No wet blanket for Strasburg
On a rainy night, the Nats' ace dominated the Braves as he nears his workload limit
WASHINGTON -- Washington Nationals general manager Mike Rizzo has made it clear that the team will mothball Stephen Strasburg in September to safeguard the pitcher's long-term future, and he's not particularly interested in dissenting opinions. But that doesn't prevent the media from trolling for divergent viewpoints. In recent weeks, every Tom, Dick and Cole Hamels has weighed in with a new slant on the subject.
Has Strasburg's workload been dissected to the point of exhaustion and beyond? Probably. But if the debate over Operation Shutdown Stephen means less time spent discussing the strained dynamic in the Boston Red Sox clubhouse, can it really be so bad?
Braves manager Fredi Gonzalez became the latest to get the grilling late Tuesday afternoon. The poor guy was minding his business in the dugout, talking about Chipper Jones' impressive swan song and the merits of the Braves' new six-man rotation, when a reporter asked what he thinks of the Nationals' plan to have Strasburg call it quits before the postseason in October.
Gonzalez squirmed like a guy caught in the middle of the Medicare debate. In the end, he opted for diplomacy and tacitly endorsed the Nationals' plan to exercise caution with Strasburg.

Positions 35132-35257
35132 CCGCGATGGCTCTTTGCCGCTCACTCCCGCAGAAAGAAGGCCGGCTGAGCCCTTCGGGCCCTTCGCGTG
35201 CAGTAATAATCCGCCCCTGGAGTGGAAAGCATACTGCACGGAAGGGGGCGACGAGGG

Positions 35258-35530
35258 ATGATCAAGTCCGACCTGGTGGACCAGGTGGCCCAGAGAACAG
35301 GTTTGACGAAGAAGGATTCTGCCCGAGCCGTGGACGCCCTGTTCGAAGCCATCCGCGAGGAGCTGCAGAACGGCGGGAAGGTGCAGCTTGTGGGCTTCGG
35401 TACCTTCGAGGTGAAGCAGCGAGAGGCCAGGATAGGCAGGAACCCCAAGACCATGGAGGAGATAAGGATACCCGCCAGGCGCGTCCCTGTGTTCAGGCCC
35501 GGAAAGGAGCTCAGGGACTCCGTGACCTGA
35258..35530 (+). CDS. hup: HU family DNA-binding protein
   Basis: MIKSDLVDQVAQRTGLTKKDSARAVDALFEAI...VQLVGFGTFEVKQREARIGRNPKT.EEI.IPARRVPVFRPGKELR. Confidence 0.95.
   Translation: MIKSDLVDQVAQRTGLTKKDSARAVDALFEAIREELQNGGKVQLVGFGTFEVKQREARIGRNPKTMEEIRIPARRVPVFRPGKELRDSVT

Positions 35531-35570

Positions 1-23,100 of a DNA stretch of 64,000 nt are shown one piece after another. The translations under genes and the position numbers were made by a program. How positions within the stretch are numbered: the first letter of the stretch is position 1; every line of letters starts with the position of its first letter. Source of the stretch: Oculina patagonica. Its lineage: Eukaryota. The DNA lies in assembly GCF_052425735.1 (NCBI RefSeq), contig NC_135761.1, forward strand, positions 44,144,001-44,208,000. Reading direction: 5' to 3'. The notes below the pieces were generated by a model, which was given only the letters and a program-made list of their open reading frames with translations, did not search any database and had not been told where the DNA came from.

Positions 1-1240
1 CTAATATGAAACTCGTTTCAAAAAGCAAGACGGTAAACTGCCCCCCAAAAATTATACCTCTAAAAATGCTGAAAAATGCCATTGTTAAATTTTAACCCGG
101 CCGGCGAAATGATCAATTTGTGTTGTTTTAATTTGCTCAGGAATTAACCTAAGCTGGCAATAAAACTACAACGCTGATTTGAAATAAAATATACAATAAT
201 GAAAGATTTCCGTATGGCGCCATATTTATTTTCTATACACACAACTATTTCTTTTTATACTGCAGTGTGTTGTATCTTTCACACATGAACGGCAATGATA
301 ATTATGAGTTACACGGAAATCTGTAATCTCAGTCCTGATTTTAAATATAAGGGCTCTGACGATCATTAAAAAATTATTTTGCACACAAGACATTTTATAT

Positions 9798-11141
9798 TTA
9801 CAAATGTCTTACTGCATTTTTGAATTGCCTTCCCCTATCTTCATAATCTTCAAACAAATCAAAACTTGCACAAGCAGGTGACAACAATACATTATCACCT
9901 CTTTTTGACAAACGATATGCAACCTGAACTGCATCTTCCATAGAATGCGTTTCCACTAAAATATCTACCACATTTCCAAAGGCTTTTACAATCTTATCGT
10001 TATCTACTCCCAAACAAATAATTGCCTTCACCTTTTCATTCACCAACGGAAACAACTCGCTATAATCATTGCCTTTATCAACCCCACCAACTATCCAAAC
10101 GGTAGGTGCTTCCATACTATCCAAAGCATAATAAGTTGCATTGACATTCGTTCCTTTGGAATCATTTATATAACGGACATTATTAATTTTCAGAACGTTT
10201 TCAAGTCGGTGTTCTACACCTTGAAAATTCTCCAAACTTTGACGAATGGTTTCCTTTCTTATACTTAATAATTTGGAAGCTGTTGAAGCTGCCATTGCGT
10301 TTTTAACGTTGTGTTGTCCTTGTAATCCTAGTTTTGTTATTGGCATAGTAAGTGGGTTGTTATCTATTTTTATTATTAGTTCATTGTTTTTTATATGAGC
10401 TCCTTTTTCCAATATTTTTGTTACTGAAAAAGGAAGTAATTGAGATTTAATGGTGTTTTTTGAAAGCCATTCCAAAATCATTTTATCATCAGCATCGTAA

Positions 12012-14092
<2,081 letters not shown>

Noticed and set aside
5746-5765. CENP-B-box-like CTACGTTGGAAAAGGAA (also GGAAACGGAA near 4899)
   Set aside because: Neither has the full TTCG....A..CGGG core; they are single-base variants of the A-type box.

"You see Rizzo's point,'' Gonzalez said. "It's not like you can go back to Field 2 in spring training and find five guys like that running around back there. They're special. He'll be a top-of-the-rotation type of guy for a lot of years."
Strasburg, 15-5 with a 2.85 ERA and a National League-leading 183 strikeouts, has shown all season that he has the capacity to change speeds, throw strikes and keep the ball below the knees while consistently rising to the occasion. Now he's showing hitters that he's even more slippery when wet.
Strasburg came out dealing against Atlanta, then had to scurry for cover when the sky darkened and the rain began falling in waves in the third inning. The delay lasted 51 minutes, and the 33,888 fans in attendance, the entire press box and the Racing Presidents all had to wonder: Would Strasburg return to the mound, or settle in with an ice pack on his shoulder and watch "Dancing With the Stars"?
Thanks to a little planning and lots of Diamond Dry, Strasburg had a lot more left to give. After playing catch indoors and staying loose by long-tossing in the outfield, Strasburg returned to the mound with his Grade-A stuff. He struck out 10 hitters in six innings to outpitch Paul Maholm, and the Nationals beat the Braves 4-1 at Nationals Park.
This series was billed as a big NL East smackdown, but it has become readily apparent that the Nationals will have to incur a 2011 Braves-caliber meltdown to let things slip away from them down the stretch. Washington has gone 24-7 since July 21 to open up a seven-game lead over the Braves, who have to be feeling a little separation anxiety. Atlanta suffered a gut-wrenching, 13-inning loss in the series opener, then fell victim to Strasburg and the Washington bullpen Tuesday.
Barring a huge comeback, the Braves will have to focus on winning a wild-card spot -- which means a one-game playoff to advance to the Division Series under MLB's new postseason setup.
"There's 10 times more pressure to win your division now, and (the players) know it," said Washington manager Davey Johnson. "If you get the wild card, it really puts you behind the eight ball, because you probably have to use your best pitcher in that one-game playoff.